Addressing the jobs/skills imbalance

Read time 3min 10sec

South Africa is faced with a strange situation - there is a shortage of skills in the market, and yet unemployment levels, especially among young people, are high. Many of those unemployed people hold some qualifications on paper.

The reason for this is that people lack skills. Contrary to what many may believe, skills are not defined as educational qualifications alone - they are a combination of formal qualifications and on-the-job experience. Once a graduate has both education and experience, he or she becomes employable, and there is an 80% likelihood he or she will be employed for life.

The more people become skilled and employed, the more consumers are created, the greater the benefits to the economy as a whole.

At EOH, we believe all businesses should take responsibility for equipping our youth with the skills they need to become employable. With five million unemployed people in the country - and 75% of them youth - the government alone cannot shoulder the burden of creating employment.

Businesses are obliged to step in to address the situation. Doing so is surprisingly simple and is not a costly exercise. It is simply a matter of giving young people work experience.

Much like the tradition whereby artisans undergo apprenticeships as part of their training, the next generation of employees can be effectively equipped with the necessary hands-on experience if they work for a period alongside experienced mentors.

In years past, this is exactly how the economy developed - with tradesman passing on their knowledge and guidance to young apprentices, so enabling them to develop the skills they needed to become productive members of the workforce.

The same principle can be applied in any industry today. Not only is it a simple and practical solution to skills shortages and unemployment, but it is also supported by organs of the state through tax benefits and job creation and skills development incentives, making any such exercise virtually cost-free to business.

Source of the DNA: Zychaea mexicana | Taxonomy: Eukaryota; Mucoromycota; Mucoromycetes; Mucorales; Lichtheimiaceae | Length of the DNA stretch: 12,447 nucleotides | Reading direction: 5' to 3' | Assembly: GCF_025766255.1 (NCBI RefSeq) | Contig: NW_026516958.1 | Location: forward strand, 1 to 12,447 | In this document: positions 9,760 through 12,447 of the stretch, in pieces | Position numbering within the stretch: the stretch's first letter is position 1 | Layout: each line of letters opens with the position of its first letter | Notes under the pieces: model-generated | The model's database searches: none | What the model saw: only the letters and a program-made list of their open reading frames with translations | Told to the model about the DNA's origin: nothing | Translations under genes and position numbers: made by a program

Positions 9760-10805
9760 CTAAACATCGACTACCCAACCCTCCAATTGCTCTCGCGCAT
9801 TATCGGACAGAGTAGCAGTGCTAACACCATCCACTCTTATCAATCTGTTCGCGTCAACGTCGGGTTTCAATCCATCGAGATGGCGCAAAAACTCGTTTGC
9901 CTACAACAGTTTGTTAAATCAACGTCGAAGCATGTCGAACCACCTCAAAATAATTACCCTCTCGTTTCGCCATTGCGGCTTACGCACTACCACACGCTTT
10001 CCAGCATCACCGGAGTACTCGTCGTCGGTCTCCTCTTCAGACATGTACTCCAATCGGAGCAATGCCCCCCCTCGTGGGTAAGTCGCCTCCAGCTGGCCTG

Business in SA cannot think in the same way as its counterparts in more developed countries, where the responsibility is primarily to the shareholders. Here, business is obliged to play a greater role in the wellbeing of society and the growth of the economy.

EOH is so committed to this belief that, last year, the company took on over 600 learners and graduate interns, absorbed them into its workforce, and set about imparting work skills to them. The exercise has been hugely successful and rewarding, and is now being expanded. Our partners, too, are looking to roll out similar programmes in their own enterprises, and we are issuing an open challenge to all South African businesses to emulate the project.

During the first year of the EOH job creation initiative, learners, interns and our staff were enriched by the experience. The young employees were absorbed well into the company and became productive members of the workforce within a very short space of time.

Theoretically, if every business in SA were to do the same, it would mean the employment of hundreds of thousands of young South Africans. The benefits would be immense - for the youth, for society, and ultimately, for the very businesses that invested time and effort in passing on the skills. After all, it is easier to run a business in a successful society.

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